Ledger editorial makes light of a serious concern
The editorial by your Editorial Advisory Board entitled “Embracing the Muslim Community” (Ledger, Dec. 25, 2015) is unduly flippant in tone. The editorial addresses a most serious subject: the unexplained and ominous presence at Emanuel Synagogue, three days after the San Bernardino terrorist attack, of two female strangers who were wearing Muslim religious garb, acting oddly and carrying large bags. The same women appeared that evening at a menorah lighting ceremony, provoking further well-founded concern, especially when it is generally known that Jewish institutions and events are likely ISIS targets either sooner or later.
Synagogue officials, appropriately, called the West Hartford Police Department.
The police investigated both the synagogue occurrence and the presence of the two women at the menorah lighting. While confirming that the two women did not pose a danger, the Police Department’s statement also said that citizens have been asked to report anything they observe that is out of the ordinary and noted that what was done by the Jewish community in West Hartford was perfectly consistent with that mandate.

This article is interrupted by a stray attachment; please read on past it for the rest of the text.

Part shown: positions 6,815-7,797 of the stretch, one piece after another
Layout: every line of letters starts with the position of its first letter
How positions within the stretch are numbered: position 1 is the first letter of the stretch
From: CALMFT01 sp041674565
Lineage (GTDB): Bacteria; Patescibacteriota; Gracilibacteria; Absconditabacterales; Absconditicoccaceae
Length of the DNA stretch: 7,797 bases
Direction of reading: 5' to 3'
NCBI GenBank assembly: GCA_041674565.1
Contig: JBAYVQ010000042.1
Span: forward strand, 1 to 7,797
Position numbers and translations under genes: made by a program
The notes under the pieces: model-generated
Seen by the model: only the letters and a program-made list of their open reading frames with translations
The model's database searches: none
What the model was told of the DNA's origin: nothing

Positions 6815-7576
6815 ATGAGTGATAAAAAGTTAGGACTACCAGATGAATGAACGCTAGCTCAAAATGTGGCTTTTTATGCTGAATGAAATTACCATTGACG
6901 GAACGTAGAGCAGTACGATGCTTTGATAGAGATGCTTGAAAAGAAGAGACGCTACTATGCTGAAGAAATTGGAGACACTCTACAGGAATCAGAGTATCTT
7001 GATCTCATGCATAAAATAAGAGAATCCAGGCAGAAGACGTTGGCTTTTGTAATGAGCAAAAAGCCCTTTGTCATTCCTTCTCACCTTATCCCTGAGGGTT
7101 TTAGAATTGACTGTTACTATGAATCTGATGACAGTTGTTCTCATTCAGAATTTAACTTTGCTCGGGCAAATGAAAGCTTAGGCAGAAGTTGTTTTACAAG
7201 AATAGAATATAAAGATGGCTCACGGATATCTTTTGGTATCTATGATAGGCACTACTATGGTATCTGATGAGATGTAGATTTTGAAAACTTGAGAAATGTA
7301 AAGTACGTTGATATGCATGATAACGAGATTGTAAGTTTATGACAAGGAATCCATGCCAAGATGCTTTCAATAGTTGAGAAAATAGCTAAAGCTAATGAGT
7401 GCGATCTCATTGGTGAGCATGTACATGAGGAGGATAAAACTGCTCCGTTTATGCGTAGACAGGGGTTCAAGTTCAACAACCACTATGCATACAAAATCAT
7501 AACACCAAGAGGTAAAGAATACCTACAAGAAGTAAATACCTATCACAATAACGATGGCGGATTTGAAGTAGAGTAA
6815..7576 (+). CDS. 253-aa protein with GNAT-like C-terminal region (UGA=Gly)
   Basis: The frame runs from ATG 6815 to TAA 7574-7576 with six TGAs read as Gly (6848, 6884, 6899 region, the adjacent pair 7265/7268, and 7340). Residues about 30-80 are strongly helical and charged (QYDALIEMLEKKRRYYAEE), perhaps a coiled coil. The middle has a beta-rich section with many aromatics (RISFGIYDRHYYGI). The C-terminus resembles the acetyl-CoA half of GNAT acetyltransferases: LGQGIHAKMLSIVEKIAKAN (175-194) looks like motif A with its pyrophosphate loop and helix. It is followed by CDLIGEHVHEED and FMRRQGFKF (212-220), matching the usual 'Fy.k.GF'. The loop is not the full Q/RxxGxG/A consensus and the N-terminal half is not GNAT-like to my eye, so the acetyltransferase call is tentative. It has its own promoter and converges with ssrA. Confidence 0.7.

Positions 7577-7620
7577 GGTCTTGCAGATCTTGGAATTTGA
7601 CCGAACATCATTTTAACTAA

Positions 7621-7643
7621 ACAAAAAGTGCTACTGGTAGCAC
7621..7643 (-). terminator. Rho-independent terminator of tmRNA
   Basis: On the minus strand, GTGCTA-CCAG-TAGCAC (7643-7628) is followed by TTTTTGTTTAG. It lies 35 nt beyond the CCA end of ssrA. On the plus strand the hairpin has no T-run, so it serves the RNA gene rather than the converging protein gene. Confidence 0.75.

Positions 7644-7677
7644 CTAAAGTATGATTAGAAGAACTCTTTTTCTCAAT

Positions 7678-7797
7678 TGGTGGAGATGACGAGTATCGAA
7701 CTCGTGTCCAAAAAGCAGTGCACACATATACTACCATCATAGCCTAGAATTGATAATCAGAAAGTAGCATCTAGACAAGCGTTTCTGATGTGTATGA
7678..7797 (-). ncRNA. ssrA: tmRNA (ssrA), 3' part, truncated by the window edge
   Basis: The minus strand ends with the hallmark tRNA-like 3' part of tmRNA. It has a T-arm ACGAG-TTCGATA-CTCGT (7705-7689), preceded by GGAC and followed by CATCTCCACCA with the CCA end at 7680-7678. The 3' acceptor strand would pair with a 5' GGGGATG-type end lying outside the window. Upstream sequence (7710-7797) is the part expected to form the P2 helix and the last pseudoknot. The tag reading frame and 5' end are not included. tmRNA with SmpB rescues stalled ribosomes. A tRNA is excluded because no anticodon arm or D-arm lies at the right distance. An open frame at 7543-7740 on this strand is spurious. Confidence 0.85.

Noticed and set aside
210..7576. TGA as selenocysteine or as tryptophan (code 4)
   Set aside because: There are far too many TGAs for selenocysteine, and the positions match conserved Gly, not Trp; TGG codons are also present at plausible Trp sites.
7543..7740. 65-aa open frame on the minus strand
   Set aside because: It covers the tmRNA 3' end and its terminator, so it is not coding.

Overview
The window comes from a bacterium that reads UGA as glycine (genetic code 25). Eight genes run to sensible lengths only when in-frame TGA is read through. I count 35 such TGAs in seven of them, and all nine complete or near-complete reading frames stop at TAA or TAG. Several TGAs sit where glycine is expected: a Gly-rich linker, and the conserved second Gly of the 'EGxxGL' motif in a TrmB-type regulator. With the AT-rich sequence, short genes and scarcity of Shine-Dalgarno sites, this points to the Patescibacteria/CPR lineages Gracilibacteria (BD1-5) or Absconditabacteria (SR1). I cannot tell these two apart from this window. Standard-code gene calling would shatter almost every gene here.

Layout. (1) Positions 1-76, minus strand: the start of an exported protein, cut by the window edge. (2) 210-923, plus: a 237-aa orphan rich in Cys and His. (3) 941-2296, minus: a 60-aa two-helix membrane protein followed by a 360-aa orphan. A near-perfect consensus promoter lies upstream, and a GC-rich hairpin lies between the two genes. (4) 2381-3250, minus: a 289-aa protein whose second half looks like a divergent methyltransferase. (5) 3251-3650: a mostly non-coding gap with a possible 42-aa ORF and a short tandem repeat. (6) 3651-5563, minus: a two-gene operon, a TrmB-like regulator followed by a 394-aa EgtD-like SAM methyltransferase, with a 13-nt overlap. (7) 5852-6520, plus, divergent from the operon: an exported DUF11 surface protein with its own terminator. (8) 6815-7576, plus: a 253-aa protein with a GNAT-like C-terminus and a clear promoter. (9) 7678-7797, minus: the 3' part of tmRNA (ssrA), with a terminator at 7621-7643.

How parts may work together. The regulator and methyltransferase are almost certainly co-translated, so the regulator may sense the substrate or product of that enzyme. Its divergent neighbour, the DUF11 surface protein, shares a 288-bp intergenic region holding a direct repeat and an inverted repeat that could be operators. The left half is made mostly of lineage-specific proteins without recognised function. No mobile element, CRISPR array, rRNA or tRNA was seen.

Despite the concerns of the synagogue and the community, and the appropriate action taken, the editorial dismisses and trivializes those concerns and the community’s vigilance by referring to them as “an anxiety attack.” That reference, in the face of so serious a matter, is insulting and disrespectful to the Jewish community. Jewish Ledger readers deserve better.
Roslyn S. Fishman
The Ledger news brief, “San Bernardino killer’s father: Son was obsessed with Israel” (Ledger, Dec. 21, 2015) shows that Syed Rizwan Farook’s radical views did not come from out of the blue. His father’s apparent hatred of Jews and Israel reveals the culture Farook grew up in. This paved the way for Farook to be persuaded by others that those with different religious beliefs will – and should be – swept aside.